When Jay'Aina Patton was three, her father, Antoine, went to prison for gun possession. It wasn’t until she was seven or eight that Jay’Aina (or “Jay Jay” as friends and family call her) really understood where her father was. She also knew just how difficult maintaining a relationship with him was. Her father was imprisoned hours away. Her mother, raising two children on her own, could only afford to take them to visit twice during his seven-year incarceration.
They couldn’t make up the lack of visits with phone calls. At the time, in 2013, a 15-minute phone call from a New York prison cost 72 cents. Though not an astronomical sum, it wasn’t a cost that Jay Jay’s mom could frequently tack on to the family budget.
Nor did her mother always have the money or time to buy stamps or print photos. When she did, Jay Jay wrote letters describing her day at school or a trip to a water park with her cousin. Sometimes she put her mother’s lipstick on to end her letter with a kiss. Still, her letters took days to reach her father — and it took several more days for his responses to reach her. By then, Jay Jay had often forgotten what she had been so excited to share with him.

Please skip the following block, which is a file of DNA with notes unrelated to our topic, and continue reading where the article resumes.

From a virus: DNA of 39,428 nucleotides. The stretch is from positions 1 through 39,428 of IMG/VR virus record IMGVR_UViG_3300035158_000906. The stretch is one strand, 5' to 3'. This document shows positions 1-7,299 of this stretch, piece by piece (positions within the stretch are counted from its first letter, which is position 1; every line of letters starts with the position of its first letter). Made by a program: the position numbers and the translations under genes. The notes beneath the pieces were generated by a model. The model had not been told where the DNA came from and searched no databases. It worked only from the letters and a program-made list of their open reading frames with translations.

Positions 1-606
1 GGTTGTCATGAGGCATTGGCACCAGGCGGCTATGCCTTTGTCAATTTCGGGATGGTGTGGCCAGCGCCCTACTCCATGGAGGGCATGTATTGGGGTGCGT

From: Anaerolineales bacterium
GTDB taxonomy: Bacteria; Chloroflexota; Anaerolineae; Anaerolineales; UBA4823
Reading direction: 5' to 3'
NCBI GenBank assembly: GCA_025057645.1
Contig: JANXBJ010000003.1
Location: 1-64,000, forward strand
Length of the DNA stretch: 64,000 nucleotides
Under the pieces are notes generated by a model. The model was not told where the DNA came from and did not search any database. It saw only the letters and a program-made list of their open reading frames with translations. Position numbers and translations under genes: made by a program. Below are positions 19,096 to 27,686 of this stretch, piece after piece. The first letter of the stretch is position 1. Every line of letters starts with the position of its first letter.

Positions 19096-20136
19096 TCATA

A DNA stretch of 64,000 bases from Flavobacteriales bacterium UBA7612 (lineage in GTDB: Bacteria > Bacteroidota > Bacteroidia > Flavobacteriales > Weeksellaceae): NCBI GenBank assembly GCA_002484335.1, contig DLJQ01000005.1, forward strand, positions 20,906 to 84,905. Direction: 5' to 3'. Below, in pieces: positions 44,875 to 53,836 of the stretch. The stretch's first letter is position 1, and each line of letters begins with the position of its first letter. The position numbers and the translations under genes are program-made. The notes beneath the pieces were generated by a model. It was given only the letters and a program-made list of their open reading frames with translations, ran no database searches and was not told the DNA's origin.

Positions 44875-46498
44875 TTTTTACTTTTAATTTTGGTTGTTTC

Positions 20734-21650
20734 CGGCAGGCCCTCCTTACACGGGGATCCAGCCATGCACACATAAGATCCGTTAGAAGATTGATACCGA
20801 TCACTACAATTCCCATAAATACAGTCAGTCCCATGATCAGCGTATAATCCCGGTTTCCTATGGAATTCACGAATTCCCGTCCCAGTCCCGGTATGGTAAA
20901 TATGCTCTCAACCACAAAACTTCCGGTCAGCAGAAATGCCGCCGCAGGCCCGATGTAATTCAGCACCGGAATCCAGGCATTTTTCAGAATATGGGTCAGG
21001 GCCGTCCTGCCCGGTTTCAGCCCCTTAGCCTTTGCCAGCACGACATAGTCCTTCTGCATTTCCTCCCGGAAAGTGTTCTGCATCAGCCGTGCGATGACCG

In prison, Antoine appreciated each and every letter. He also felt frustrated at not knowing when he might hear from her again. “I remember thinking, 'This could be better,'” he said.
Jay Jay’s and her father’s struggles are shared by millions across the country. In the U.S., 5.1 million children have had a parent in jail or prison. Many parents are incarcerated hundreds of miles from home, making visits infrequent, if not impossible. Now, father and daughter have created a program — and an app — to help bridge those distances.
[To read the rest of this article by Vikki Law, click here.]
[Photo: Vikki Law]